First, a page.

Should I turn off my computer every night? Is it better to have it Hibernate? Should I have set it to Standby? What is the best option for my computer? I get these questions all week when people are asking about their home PC’s. I believe the jury is still at on what is the best answer. Instead of going into a long explanation I advise people about what I do. I never turn of my home computer or my work computer for that matter and have never had any issues.
Google Calendar is simply a great calendar application, and for many of us it has become the logical choice. The only problem is that to add a new appointment you have to open the calendar. There should really be a simpler way.
If “My Computer” takes a really long time to open on your computer, you are most likely experiencing a well-known issue where Windows hangs while trying to search for network folders and printers before displaying anything to you.
I get home PC security questions all the time. So, I figured I would post my opinion on various methods for protecting your PC from viruses, spyware, etc. First off, I by no means endorse any pay for security suites except for one situation; and that is if you’re grandma is using a PC. They grew up in a non tech age and if you don’t want to be running over there every 10 minutes (which may happen anyway) just throw Norton or Trend on it. Set up auto updates and daily scans. Set it and forget it.
If you use the excellent Synergy application to share your keyboard and mouse between computers, you’ve probably noticed some weird behaviors in Windows Vista… especially when running any application that requires administrator permissions.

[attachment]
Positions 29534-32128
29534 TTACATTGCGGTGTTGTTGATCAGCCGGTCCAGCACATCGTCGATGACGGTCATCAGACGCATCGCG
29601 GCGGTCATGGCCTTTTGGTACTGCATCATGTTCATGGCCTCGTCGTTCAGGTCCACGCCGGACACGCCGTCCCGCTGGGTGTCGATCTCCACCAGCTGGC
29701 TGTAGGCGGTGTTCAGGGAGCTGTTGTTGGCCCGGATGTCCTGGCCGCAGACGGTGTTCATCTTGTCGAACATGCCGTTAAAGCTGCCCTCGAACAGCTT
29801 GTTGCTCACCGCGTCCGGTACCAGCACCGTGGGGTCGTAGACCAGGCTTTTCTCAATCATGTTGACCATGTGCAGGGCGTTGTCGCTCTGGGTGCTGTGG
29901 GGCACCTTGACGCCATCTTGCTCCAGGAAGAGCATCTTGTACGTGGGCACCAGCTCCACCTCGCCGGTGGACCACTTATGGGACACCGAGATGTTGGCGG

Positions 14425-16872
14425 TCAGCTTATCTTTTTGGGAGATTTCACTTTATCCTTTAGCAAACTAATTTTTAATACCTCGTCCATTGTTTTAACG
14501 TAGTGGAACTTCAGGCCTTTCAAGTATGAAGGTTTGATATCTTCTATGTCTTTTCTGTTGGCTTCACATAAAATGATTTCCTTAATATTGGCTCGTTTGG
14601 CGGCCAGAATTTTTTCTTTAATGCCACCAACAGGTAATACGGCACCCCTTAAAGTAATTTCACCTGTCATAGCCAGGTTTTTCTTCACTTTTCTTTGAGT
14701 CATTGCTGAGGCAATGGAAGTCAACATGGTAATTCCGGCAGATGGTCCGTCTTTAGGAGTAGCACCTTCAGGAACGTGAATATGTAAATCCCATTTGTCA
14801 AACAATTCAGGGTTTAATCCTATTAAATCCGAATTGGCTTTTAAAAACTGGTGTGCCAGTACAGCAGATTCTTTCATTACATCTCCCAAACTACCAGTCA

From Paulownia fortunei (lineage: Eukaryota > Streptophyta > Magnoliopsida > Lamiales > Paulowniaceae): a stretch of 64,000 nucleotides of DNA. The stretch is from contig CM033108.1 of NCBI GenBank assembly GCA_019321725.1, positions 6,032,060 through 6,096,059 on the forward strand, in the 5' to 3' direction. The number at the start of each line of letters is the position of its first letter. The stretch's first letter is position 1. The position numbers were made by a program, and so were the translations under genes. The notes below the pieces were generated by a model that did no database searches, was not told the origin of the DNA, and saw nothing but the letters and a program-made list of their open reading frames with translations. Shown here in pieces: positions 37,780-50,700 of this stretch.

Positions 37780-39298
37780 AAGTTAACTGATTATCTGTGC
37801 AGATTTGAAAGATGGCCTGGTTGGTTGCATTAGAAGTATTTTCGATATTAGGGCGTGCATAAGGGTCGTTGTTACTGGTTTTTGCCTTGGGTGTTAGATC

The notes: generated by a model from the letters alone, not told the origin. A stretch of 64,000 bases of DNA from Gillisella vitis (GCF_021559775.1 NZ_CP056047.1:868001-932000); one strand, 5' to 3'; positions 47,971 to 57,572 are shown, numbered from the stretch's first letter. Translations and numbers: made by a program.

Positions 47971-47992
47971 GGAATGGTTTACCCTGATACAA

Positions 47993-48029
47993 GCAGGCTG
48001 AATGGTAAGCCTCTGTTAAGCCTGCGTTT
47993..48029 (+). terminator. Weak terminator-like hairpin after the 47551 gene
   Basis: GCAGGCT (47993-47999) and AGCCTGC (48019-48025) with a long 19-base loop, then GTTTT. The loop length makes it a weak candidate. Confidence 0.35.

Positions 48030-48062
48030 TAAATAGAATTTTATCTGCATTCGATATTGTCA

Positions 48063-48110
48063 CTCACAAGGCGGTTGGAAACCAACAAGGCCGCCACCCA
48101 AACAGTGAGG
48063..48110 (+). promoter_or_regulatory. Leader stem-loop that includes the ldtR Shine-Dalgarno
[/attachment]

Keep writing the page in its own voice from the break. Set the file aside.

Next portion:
Have you ever wanted to just “stick” your Outlook calendar to the desktop? For those of us with multiple monitors it makes even more sense… just having your calendar open on the second monitor at all times would be a great productivity boost.
One of the nicer features of Outlook 2007 is the way it neatly groups your messages by date or other criteria, but it’s not always easy to see at a glance. There’s a little-known option buried in the settings that will shade the group headings to make them more easy to distinguish.
This article was written by Daniel Spiewak, a great software developer and friend of the How-To Geek.
This tip is absolutely and completely useless, and will even make applications that depend on timestamps have issues. It’s mostly just to be used as a cool trick you can show off to your friends, so we’re going to show you how it works.
Ubuntu Gutsy is the latest major release of the most popular Linux distro, released on October 18, 2007. Like all Linux distributions you can upgrade easily even while the release is in beta, but now that it’s been released you should have much better luck with it.